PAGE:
United Kingdom Elgar, Vaughan Williams, George Lloyd: Tamsin Waley-Cohen (violin), Philharmonia Britannica/Peter Fender (conductor), St John’s Smith Square, London, 8.6.2013. (RB)
Elgar: In the South, ‘Alassio’ Op 50
Vaughan Williams: The Lark Ascending Op 50
George Lloyd: Symphony No 5
This concert given on what was a very pleasant and sunny London evening was lightly attended – a pity in the face of such an affluence of music, never mind that it was all British. It was not an all-Lloyd affair despite being badged as his centenary concert but that composer’s epic five-movement Fifth Symphony filled the second part of the programme.
Peter Fender has already done great work for Lloyd in the shape of companioning the Cello Concerto a couple of years ago and more recently in conducting the best of Lloyd’s dozen symphonies, the irresistible Sixth which is about half the length of its predecessor.
There has been a sparse scatter of Lloyd concerts over the last decade or so. Among these the most notable are a rare outing for the glorious Seventh Symphony in Bristol – which I missed. Then there was a studio recording session, which I attended, when Rumon Gamba conducted the Fourth Symphony with what became under the late Sir Edward Downes the honorary home of George Lloyd, the BBC Philharmonic in Manchester. Fender now stands as the natural successor to Downes who did so much from 1977 onwards to bring about a revival in Lloyd’s fortunes.
The Philharmonia Britannica at 63-strong were squeezed in between the four pillars that command the SJS stage. This left the basses and harps obscured – depending on where you were seated. It was put to good use in one of my favourite Elgar works: In the South. Here we heard the work in its often headlong majesty, bold surging and Straussian. It does at times recall Don Juan but saturated with the warmth of southern seas and aerated with Mediterranean floral garden fragrances. Fender tended well to this mercurial and rapturous work which calls for mood-changes on a sixpence. The excitement was well caught though amid all that sometimes quasi-Tchaikovskian drama the sound did curdle on occasion – there’s a lot going on in this complex score. The viola-led Canto Popolare was especially fine. On this occasion I was reminded of Bantock’s Pierrot of the Minute with the same fey moonlit enchantment. Not for the last time did the orchestra give us strikingly quiet playing.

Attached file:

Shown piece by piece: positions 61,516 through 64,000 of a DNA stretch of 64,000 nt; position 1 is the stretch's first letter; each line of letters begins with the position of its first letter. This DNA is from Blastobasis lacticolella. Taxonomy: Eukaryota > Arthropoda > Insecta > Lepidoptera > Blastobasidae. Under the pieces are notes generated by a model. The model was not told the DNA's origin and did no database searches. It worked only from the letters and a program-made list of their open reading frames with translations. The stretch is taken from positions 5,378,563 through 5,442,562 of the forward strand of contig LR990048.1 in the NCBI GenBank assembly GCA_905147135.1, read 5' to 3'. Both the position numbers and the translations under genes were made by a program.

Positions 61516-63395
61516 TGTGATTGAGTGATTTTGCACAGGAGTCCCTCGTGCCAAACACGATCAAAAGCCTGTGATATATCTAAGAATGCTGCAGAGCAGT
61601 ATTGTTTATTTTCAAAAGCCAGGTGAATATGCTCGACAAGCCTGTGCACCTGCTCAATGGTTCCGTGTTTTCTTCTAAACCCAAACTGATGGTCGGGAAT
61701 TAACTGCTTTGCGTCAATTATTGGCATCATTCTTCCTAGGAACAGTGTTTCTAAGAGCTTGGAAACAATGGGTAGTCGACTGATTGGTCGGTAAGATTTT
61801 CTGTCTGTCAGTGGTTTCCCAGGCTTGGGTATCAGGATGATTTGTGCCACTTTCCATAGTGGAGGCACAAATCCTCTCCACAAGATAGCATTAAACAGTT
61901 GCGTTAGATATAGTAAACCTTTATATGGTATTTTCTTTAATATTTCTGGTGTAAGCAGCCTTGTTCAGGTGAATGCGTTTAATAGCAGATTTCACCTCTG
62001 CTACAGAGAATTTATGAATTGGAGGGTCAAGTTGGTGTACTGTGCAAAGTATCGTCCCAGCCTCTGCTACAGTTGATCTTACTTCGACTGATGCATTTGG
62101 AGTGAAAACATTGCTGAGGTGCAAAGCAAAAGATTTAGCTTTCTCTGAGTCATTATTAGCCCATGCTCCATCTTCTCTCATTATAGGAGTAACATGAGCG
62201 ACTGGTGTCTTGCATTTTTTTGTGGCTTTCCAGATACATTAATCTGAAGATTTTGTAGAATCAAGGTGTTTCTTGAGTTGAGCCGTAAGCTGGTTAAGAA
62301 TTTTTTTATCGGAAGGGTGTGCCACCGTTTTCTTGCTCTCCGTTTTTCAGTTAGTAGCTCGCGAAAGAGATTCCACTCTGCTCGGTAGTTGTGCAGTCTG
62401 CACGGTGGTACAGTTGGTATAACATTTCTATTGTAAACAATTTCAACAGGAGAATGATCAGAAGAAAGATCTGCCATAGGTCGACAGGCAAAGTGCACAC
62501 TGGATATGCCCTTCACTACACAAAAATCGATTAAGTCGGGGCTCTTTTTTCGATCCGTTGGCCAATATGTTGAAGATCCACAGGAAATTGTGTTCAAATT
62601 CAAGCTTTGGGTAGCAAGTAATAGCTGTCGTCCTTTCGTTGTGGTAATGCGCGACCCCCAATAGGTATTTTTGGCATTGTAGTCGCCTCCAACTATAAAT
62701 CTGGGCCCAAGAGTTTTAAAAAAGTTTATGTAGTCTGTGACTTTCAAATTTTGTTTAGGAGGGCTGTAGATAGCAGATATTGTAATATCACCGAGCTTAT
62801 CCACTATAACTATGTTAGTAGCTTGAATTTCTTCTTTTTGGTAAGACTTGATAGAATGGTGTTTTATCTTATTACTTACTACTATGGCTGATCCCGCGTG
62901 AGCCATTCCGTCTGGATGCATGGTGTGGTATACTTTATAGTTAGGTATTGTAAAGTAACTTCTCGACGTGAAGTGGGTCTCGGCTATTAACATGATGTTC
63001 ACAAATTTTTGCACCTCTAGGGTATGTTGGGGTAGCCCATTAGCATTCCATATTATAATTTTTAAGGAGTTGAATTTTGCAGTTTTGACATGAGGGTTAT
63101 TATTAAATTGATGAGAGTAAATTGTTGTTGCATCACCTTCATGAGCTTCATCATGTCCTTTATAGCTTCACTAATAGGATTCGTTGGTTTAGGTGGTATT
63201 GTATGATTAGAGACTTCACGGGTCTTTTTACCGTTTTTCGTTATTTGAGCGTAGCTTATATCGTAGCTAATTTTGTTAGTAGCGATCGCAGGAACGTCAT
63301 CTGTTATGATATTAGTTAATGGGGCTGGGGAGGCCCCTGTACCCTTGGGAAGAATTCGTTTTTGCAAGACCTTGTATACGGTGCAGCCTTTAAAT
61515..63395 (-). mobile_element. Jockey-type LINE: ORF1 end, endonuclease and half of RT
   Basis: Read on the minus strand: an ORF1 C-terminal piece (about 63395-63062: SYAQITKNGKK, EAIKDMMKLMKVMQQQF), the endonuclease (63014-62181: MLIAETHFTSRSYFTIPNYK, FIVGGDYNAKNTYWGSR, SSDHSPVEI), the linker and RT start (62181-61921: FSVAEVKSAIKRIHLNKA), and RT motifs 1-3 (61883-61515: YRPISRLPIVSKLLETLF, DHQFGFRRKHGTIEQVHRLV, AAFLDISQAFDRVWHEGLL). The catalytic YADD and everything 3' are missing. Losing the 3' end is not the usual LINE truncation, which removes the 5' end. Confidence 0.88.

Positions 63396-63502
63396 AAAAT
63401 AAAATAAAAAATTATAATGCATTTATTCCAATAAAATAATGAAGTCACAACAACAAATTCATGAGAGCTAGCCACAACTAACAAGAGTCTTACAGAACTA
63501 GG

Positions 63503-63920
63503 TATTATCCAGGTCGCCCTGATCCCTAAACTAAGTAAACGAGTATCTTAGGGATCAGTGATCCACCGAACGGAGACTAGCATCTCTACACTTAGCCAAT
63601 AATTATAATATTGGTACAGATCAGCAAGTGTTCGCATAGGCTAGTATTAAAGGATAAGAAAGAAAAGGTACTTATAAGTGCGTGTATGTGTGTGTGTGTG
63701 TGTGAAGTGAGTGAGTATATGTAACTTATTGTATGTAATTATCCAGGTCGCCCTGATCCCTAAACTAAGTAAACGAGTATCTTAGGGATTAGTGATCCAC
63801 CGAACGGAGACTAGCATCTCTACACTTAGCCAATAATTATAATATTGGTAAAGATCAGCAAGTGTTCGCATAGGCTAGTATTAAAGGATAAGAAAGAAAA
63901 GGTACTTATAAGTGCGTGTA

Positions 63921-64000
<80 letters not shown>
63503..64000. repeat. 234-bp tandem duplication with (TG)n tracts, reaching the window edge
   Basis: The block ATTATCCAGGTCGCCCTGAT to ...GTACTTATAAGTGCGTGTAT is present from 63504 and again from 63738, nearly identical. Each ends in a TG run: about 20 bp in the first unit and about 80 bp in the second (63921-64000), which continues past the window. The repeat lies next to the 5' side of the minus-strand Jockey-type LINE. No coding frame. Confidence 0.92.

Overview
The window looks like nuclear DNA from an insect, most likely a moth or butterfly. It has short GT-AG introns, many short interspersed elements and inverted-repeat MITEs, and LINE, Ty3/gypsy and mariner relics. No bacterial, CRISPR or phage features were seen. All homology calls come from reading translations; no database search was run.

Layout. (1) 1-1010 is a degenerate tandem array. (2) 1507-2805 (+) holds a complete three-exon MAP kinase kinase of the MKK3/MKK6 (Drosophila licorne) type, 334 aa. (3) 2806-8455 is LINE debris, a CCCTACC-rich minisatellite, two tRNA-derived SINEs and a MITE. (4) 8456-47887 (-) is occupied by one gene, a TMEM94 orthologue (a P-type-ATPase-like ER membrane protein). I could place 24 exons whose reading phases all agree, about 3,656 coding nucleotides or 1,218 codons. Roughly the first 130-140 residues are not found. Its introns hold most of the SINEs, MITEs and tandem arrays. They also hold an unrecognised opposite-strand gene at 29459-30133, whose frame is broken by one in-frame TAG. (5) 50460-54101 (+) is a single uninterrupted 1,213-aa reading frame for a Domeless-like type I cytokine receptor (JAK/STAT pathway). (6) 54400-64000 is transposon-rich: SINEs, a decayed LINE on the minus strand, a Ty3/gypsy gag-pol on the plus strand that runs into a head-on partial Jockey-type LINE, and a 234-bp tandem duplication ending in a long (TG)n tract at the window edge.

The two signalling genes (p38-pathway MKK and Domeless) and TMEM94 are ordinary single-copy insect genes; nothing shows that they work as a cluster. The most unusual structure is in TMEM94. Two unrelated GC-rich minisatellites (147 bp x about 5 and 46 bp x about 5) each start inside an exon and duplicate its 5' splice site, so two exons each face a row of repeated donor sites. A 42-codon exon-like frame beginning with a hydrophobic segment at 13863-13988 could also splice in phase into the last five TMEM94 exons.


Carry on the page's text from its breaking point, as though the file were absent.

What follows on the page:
Vaughan Williams’ The Lark Ascending thinned out the concert platform to which was added the soloist Tamsin Waley-Cohen who gave the finest Lark I have ever heard whether in concert, on radio or on recording. What is more she and the orchestra left us in no doubt that this piece is no refugee from a larger work but is complete and sufficient of itself. The soloist displayed utter mastery of both the staccato lightness of those little cell-groups as well as the long tracts of exultant legato lyricism and all delivered ppp. The dance in miniature between the wonderfully played triangle and the violin was memorable among much else. The prolonged silence before the first clap said it all. I just wish that this had been broadcast – one of those moments in time. Perhaps we can hope that Waley-Cohen will be taken up by Chandos or Hyperion in a programme of such works to include the Finzi, Harrison, Milford and Goossens.